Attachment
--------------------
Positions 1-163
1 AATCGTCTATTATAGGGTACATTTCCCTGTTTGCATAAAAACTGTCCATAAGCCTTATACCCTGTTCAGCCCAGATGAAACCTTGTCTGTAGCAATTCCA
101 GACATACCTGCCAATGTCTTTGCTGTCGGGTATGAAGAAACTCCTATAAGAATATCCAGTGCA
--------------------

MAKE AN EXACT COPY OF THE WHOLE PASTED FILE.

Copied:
Positions 1-163
1 AATCGTCTATTATAGGGTACATTTCCCTGTTTGCATAAAAACTGTCCATAAGCCTTATACCCTGTTCAGCCCAGATGAAACCTTGTCTGTAGCAATTCCA
101 GACATACCTGCCAATGTCTTTGCTGTCGGGTATGAAGAAACTCCTATAAGAATATCCAGTGCA